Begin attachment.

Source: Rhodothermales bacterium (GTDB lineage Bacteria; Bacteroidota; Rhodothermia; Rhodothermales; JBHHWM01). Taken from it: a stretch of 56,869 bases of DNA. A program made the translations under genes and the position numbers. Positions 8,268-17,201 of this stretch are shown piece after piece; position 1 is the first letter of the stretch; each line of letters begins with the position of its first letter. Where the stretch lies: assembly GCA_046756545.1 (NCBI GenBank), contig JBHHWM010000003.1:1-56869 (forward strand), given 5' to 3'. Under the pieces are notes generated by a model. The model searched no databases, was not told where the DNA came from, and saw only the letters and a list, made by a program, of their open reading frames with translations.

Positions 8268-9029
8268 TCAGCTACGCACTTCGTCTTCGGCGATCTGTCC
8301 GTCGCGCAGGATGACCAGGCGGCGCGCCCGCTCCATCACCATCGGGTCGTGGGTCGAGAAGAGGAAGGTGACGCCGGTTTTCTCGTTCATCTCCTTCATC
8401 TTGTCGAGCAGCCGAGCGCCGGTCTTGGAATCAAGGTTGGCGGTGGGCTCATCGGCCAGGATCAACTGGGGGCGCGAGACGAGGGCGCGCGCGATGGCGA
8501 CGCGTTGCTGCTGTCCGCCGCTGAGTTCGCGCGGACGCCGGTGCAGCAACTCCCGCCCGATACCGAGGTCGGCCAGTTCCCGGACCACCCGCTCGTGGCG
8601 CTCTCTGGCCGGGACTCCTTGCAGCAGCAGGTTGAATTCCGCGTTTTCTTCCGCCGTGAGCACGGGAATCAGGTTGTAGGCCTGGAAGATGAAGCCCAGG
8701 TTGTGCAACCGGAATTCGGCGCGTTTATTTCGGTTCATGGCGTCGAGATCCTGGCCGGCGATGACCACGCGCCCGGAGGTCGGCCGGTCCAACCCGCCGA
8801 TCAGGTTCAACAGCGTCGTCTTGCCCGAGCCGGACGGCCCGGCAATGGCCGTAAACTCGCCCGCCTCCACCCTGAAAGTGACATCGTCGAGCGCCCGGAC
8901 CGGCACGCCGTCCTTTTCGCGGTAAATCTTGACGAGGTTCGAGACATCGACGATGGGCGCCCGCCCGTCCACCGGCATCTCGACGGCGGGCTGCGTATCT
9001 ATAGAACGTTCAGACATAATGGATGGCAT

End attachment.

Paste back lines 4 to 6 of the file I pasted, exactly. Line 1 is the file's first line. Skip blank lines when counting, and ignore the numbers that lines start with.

8301 GTCGCGCAGGATGACCAGGCGGCGCGCCCGCTCCATCACCATCGGGTCGTGGGTCGAGAAGAGGAAGGTGACGCCGGTTTTCTCGTTCATCTCCTTCATC
8401 TTGTCGAGCAGCCGAGCGCCGGTCTTGGAATCAAGGTTGGCGGTGGGCTCATCGGCCAGGATCAACTGGGGGCGCGAGACGAGGGCGCGCGCGATGGCGA
8501 CGCGTTGCTGCTGTCCGCCGCTGAGTTCGCGCGGACGCCGGTGCAGCAACTCCCGCCCGATACCGAGGTCGGCCAGTTCCCGGACCACCCGCTCGTGGCG